Good nights


I fell in love with my husband while desperately trying to avoid him.

We lived together in a house with six other recent college grads, sharing one shower between the eight of us. By day we worked around the city, in shelters and in childcares, and by night we broke bread. One by one we trickled off to bed in the evening, and I sat up, waiting for a few moments of peace and quiet in a still house.

I have never fallen asleep easily. As a child, I lay in the darkness, watching headlights brighten my walls and disappear again. I wondered where they were headed and if stars could really shoot out of the sky. I stared at the square green numbers on my alarm clock, until I eventually would unplug it, and me oversleep my alarm. 

In high school, I stared at bright screens, typing gossip and homecoming plans until a parent stuck their head out of the door and asked how I could still be awake. Then I would step outside, to stare at the silhouette of a mountain and the stars stretching above it. I thought about nothing in the silence only utter exhaustion can bring. 

The house my husband and I lived in was rarely quiet unless everyone was asleep. I hated the unease of trying to sleep while others were awake. Their laughter, their footsteps, even their tiptoes, were constant reminders that the world kept on churning while I closed my eyes. I needed the silence to assure me I could rest. And so I waited until everyone has fallen asleep before I would turn in.

But so did one other person.

At first, I talked out of politeness, hoping he would soon fold and head to bed. But I soon began to enjoy our evening conversations. As we talked, the clock turned from reasonable to late, to middle of the night, to the wee small hours of the morning. And eventually, it was love.

We don’t stay up talking much anymore. Our evenings are filled with work and workouts, children coming out of bed with an owie or a nightmare, television and ice cream. I still can’t resist the quiet, however, and often wait until my husband begs me to come to bed before I acquiesce and relinquish the stillness.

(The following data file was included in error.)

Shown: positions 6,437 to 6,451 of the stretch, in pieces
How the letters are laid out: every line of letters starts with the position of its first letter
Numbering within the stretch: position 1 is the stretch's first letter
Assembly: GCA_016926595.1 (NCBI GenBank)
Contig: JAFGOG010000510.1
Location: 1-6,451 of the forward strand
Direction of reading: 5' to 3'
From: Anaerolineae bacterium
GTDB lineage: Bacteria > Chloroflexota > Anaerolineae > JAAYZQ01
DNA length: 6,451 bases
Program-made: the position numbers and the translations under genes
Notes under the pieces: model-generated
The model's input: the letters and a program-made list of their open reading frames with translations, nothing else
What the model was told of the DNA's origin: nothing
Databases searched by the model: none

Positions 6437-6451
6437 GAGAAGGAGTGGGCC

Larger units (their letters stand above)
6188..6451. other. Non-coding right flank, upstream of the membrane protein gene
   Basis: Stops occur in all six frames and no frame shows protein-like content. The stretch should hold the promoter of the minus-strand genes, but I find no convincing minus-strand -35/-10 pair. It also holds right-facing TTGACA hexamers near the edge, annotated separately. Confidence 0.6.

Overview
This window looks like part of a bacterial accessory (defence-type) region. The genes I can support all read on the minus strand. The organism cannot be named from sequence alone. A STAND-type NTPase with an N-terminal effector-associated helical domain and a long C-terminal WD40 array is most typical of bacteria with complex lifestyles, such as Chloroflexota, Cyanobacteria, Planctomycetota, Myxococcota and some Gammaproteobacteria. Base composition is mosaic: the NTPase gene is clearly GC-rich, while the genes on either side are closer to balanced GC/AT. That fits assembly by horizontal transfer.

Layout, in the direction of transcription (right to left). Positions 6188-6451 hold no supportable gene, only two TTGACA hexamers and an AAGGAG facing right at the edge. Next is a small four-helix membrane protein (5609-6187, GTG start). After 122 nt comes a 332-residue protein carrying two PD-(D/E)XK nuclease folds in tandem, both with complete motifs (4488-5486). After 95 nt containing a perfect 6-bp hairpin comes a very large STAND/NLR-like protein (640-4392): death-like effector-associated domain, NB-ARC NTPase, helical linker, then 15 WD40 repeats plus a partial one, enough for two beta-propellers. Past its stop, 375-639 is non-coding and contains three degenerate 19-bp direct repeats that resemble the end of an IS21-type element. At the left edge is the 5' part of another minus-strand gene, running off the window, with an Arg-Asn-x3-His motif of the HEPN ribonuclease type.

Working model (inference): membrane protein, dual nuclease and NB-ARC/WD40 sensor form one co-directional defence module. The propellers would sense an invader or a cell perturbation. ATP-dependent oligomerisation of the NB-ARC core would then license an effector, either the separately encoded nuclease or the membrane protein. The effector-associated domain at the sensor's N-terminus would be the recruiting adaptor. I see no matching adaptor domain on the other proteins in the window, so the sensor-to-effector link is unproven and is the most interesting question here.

But now, I am never the last one in the house awake,

As I lay down, the little one wakes. Knees enter ribs, toes press against sides, and tiny fists tap the confines to say hello. I am never alone anymore.

After the birth of each child, I have found myself waiting up again.  I waited for the dust to settle, the fog to lift, for the days and the nights to get just a bit easier. I waited for peace to renter our lives. I waited for a few moments to just be myself again.

And each time, I found no longer know who I am.

Motherhood doesn’t change you. It recreates you.

For now, I cherish the movements inside my body that keeping me awake night after night. And I long to fall asleep to stillness once again. But I am not sure who I will be the next time I sit up alone in a full house. As each child has grown from a nursing to a toddler, I have grown alongside them. I have become a better person, but a different one all the same. I can wait up as long as I would like, but the stillness of the night is always an illusion. The dark rolls on, pressing to an uncertain sunrise.

You cannot wake the same person you went to bed as. You cannot survive a night unchanged.

There is satisfaction in a sleeping house. It is a job well done, even if it is one that will begin again shortly. I can find some rest in that.

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